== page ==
James Baldwin

James Baldwin and Ralph Ellison mirror the African-American experience of the 1950s. Their characters suffer from a lack of identity, rather than from over-ambition. Baldwin, the oldest of nine children born to a Harlem, New York, family, was the foster son of a minister. As a youth, Baldwin occasionally preached in the church. This experience helped shape the compelling, oral quality of Baldwin's prose, most clearly seen in his excellent essays, such as "Letter from a Region Of My Mind," from the collection The Fire Next Time (1963). In this, he argued movingly for an end to separation between the races.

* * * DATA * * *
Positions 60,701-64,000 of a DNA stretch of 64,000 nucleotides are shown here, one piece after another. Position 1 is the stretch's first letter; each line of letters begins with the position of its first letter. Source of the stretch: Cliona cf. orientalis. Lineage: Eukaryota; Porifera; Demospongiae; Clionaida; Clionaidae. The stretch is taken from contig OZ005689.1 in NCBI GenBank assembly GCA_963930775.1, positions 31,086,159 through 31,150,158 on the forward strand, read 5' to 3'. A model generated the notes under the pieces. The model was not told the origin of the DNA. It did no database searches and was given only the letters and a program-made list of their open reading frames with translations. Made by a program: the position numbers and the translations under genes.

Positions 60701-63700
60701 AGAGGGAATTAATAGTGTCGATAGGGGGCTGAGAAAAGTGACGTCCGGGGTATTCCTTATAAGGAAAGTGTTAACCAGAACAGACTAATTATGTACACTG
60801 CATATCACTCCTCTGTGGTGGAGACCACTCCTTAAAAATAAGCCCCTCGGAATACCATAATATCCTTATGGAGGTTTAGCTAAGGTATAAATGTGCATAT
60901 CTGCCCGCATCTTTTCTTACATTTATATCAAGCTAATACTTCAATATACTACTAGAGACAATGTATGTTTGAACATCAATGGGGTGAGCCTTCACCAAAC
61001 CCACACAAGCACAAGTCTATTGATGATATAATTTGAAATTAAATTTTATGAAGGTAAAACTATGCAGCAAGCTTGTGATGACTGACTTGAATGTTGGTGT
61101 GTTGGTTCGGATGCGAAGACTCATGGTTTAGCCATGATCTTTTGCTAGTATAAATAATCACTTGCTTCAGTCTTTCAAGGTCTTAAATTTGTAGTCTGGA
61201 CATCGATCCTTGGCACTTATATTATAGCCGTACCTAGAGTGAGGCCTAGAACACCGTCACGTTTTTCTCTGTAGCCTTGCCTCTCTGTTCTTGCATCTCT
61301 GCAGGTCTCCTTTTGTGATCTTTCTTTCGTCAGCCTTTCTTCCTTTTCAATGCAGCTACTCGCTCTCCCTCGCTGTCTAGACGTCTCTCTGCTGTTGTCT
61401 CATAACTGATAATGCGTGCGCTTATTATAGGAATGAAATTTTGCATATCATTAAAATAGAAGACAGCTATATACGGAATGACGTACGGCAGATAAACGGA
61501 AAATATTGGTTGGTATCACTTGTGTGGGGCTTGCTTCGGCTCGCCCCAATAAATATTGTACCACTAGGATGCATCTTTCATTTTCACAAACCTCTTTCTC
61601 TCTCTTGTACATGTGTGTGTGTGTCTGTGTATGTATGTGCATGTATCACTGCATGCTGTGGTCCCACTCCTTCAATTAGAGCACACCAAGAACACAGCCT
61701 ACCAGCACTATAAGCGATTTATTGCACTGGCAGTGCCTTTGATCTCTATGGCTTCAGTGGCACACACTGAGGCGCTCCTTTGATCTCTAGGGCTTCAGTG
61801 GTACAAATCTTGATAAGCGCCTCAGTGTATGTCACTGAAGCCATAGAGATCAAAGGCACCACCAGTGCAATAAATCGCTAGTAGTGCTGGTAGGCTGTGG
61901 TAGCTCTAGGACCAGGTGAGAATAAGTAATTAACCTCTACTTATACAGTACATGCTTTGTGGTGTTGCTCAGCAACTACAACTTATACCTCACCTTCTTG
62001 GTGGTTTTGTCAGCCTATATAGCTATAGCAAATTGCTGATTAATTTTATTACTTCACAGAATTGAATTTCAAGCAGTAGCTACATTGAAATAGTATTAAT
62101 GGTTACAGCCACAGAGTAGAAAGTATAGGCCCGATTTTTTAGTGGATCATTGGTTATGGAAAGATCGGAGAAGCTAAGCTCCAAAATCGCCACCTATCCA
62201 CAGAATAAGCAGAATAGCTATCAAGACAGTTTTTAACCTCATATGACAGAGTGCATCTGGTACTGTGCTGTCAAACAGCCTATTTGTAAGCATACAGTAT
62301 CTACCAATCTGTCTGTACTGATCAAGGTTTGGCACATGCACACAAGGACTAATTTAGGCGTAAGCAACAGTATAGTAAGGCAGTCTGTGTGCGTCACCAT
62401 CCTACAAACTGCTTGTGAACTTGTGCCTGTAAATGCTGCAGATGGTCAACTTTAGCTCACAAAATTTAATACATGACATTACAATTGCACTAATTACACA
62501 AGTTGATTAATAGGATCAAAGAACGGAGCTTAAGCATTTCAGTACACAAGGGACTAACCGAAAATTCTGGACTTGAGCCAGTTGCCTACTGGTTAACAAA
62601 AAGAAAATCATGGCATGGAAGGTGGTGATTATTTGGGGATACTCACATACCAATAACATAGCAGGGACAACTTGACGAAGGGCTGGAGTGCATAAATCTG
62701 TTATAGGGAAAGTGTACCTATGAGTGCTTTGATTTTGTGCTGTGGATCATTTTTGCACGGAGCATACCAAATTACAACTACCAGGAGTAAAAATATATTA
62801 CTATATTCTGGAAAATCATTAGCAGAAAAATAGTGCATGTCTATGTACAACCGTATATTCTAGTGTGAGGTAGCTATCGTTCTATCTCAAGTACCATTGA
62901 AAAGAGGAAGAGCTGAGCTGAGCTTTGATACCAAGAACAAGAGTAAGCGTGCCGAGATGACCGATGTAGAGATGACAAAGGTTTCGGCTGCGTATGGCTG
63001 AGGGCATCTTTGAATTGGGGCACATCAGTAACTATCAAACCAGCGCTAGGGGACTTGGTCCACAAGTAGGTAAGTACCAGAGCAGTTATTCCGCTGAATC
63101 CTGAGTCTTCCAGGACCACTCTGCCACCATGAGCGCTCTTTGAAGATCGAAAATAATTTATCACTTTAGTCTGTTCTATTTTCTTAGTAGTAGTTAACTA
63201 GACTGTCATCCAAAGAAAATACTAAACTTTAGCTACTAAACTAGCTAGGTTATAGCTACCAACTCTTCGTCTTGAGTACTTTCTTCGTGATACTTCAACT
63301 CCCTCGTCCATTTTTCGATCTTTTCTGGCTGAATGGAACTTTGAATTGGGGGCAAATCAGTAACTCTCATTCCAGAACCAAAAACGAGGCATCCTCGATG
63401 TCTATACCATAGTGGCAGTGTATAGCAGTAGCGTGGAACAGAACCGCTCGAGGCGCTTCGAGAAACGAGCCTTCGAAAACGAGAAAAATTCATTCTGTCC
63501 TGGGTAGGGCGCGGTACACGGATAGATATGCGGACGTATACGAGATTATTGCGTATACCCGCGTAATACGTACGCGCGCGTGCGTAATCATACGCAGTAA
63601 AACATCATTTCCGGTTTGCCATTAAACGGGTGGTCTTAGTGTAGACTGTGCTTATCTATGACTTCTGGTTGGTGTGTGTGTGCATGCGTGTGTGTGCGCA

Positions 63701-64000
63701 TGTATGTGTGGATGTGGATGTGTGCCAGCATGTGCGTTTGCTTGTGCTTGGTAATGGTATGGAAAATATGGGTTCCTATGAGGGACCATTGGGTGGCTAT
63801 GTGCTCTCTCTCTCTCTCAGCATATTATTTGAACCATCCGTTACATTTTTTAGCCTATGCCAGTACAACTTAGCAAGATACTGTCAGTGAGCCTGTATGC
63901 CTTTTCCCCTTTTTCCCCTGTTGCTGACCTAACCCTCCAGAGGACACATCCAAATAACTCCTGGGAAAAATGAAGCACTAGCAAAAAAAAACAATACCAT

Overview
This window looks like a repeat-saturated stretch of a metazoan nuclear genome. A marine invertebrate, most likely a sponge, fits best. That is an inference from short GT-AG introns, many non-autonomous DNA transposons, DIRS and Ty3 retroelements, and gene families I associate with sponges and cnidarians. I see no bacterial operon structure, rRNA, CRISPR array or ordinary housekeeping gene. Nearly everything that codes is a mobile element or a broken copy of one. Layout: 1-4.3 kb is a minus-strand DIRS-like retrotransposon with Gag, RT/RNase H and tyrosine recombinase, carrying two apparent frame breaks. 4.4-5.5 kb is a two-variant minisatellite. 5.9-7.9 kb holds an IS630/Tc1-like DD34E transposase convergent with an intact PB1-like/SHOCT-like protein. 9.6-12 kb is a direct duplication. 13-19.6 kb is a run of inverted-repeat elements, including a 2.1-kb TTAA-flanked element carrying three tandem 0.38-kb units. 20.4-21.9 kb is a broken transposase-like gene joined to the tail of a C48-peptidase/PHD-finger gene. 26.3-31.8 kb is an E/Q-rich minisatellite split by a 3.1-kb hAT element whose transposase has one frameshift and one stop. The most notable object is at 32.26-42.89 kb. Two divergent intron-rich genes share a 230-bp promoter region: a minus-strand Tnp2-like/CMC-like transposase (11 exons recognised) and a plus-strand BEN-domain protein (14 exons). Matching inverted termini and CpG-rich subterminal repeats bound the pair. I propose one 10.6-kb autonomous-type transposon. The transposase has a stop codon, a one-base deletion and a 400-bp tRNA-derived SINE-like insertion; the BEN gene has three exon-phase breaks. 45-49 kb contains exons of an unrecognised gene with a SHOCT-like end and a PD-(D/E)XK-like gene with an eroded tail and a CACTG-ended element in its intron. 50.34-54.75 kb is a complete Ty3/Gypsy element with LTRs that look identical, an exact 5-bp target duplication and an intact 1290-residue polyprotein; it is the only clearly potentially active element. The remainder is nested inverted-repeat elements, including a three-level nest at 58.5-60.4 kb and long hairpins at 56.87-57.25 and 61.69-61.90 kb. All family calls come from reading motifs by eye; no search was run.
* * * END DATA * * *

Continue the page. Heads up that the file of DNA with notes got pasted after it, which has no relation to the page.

Baldwin's first novel, the autobiographical Go Tell It On the Mountain (1953), is probably his best known. It is the story of a 14-year-old youth who seeks self-knowledge and religious faith as he wrestles with issues of Christian conversion in a storefront church. Other important Baldwin works include Another Country (1962), a novel about racial issues and homosexuality, and Nobody Knows My Name (1961), a collection of passionate personal essays about racism, the role of the artist, and literature.